Monday, 22 May 2017

Room by Emma Donoghue

Book Review

Room by Emma Donoghue - Reading, Writing, Booking Blog

“Scared is what you're feeling. Brave is what you're doing.”

Room is written by Emma Donoghue and published by Picador.

Room has divided a lot of readers, with some loving the 5-year-old protagonist and others not able to read much further than the first few pages. I for one read Room in one sitting and found it an odd mixture; naïve and horrific at the same time.


To five-year-old Jack, Room is the entire world. It is where he was born and grew up; it's where he lives with his Ma as they learn and read and eat and sleep and play. At night, his Ma shuts him safely in the wardrobe, where he is meant to be asleep when Old Nick visits.

Room is home to Jack, but to Ma, it is the prison where Old Nick has held her captive for seven years. Through determination, ingenuity, and fierce motherly love, Ma has created a life for Jack. But she knows it's not enough...not for her or for him. She devises a bold escape plan, one that relies on her young son's bravery and a lot of luck. What she does not realize is just how unprepared she is for the plan to actually work.

Told entirely in the language of the energetic, pragmatic five-year-old Jack, Room is a celebration of resilience and the limitless bond between parent and child, a brilliantly executed novel about what it means to journey from one world to another.

I read the first few pages of Room and I didn’t think I’d be able to continue, like many other readers the narration by 5-year-old Jack felt too cutesy and grating. Plus, the first page is all about how Jack came down from Heaven to make his Ma happy. Vomit inducing stuff.
I’m not going to be able to read a whole book of this, I thought. However, I kept going and I’m so glad I did, I don’t know if I got used to Jack’s narration or it’s deliberately eased off, but it doesn’t grate half as much as you’d think. The juxtaposition of Jack’s innocent voice compared to the very dark subject matter somehow makes Room compulsive reading.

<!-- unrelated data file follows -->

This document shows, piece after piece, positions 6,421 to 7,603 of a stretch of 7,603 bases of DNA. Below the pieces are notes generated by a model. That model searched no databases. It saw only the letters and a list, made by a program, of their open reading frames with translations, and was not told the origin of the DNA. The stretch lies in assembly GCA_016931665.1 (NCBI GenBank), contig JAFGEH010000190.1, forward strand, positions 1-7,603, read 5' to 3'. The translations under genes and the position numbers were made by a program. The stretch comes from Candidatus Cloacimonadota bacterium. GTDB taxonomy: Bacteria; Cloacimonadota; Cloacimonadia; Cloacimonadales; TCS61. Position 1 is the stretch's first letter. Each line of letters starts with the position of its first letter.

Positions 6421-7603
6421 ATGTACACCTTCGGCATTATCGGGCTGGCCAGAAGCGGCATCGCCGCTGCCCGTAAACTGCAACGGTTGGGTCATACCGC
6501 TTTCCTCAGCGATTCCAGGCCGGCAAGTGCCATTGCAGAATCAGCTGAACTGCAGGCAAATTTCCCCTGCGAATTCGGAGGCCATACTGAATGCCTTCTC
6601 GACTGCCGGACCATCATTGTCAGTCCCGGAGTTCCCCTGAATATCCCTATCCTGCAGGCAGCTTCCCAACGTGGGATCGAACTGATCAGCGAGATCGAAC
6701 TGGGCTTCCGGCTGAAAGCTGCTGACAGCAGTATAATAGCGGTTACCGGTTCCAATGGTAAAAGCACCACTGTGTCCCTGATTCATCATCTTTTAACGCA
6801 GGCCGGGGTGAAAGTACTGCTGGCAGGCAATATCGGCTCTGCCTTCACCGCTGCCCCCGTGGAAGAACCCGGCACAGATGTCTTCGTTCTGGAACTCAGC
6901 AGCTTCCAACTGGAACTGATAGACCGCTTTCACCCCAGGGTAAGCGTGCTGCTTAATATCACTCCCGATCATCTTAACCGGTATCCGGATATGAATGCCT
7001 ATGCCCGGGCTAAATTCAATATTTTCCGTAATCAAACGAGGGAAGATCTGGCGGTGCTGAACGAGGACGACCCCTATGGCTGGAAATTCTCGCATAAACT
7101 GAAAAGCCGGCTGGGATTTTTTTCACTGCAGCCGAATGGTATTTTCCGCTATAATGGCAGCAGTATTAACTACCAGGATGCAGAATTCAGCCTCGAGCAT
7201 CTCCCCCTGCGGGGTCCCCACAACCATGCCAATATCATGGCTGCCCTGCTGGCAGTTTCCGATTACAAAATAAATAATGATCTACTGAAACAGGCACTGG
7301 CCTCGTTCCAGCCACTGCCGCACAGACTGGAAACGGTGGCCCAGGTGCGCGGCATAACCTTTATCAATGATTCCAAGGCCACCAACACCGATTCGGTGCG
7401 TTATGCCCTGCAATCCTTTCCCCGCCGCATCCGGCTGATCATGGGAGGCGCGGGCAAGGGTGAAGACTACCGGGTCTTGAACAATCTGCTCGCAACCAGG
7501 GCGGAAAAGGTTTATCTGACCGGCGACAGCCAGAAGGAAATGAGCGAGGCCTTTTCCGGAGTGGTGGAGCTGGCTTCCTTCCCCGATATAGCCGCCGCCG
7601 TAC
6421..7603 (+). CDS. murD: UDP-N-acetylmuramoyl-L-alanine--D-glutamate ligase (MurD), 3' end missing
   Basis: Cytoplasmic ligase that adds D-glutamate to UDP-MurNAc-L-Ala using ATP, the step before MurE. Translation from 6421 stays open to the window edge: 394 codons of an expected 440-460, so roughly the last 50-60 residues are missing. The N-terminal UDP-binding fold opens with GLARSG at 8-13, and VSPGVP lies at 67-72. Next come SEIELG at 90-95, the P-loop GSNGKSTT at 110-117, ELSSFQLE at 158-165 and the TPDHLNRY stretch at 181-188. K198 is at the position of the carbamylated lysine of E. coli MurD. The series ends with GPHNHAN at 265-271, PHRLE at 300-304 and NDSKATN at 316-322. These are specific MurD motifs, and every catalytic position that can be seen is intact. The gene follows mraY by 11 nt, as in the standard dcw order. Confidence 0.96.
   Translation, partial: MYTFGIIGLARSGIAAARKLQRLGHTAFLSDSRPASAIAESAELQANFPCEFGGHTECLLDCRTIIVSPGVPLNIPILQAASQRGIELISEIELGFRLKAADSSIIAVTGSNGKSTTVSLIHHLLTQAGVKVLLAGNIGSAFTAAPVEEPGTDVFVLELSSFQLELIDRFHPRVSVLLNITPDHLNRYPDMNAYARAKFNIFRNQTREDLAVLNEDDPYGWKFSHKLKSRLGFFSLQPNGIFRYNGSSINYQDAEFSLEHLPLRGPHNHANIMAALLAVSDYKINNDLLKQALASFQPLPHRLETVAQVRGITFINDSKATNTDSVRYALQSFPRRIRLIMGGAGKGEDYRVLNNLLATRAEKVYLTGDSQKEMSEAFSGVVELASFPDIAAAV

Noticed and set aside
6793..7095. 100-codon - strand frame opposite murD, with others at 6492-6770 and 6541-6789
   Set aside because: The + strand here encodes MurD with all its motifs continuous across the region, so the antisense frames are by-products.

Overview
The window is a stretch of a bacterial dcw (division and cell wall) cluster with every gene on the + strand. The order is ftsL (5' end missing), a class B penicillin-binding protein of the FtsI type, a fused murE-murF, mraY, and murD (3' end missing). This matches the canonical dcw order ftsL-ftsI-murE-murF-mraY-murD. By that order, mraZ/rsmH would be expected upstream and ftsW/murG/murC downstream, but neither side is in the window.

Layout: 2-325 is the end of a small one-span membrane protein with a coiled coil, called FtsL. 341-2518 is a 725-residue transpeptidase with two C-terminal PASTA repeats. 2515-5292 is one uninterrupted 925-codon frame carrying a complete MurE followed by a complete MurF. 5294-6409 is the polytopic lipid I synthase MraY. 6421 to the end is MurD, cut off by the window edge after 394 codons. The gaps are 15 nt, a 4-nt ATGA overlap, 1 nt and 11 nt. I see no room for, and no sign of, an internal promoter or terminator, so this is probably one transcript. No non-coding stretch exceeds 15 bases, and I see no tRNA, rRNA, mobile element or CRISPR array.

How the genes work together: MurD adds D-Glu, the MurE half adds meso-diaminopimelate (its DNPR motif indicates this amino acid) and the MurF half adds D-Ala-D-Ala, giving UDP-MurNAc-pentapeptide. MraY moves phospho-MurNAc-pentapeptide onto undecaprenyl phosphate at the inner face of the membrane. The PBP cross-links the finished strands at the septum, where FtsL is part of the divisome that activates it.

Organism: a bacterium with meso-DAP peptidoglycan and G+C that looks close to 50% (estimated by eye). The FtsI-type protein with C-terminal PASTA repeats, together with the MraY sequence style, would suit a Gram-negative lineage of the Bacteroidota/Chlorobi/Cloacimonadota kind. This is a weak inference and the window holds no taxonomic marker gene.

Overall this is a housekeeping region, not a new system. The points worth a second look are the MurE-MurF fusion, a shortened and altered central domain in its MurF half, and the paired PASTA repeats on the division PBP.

It’s such an interesting concept; a woman is held captive and gives birth to a son, she then raises the son in captivity to the best of her ability. I’d like to say it’s an unbelievable concept but unfortunately it does happen.

Donoghue’s good at revealing snippets to the reader via Jack. As older readers we realise there’s something wrong. It’s harrowing as you’re desperate for Jack and Ma to escape, but it’s also touching as the relationship between the mother and son is so strong.

I found both Jack and Ma believable, especially Ma. She’s an ordinary woman put in a horrendous situation and it’s about how she survives. I like that Donoghue also shows her setbacks too, how she shuts off occasionally and is clearly depressed. It makes her realistic and you really feel for her.

Donoghue is also great at creating a cramped and rigid atmosphere, which shows not only the horror, but also the tedium that Ma and Jack face. There is a claustrophobic feeling in this book that perfectly fits the setting.

At times I did find myself getting a bit frustrated with Jack, with him not knowing what simple things are and not wanting to see the truth, but then I have to remember that he completely believes that he, Ma and Old Nick are the only real people and that there is only space outside Room.

I wanted to read more about Old Nick, Jack knows little about him so not much is revealed, and what is revealed is done well, but just personally I want to know why he did what he did.

Ultimately I think Room lives up to the hype, it’s oddly compelling and a unique concept.

My Rating: 4/5

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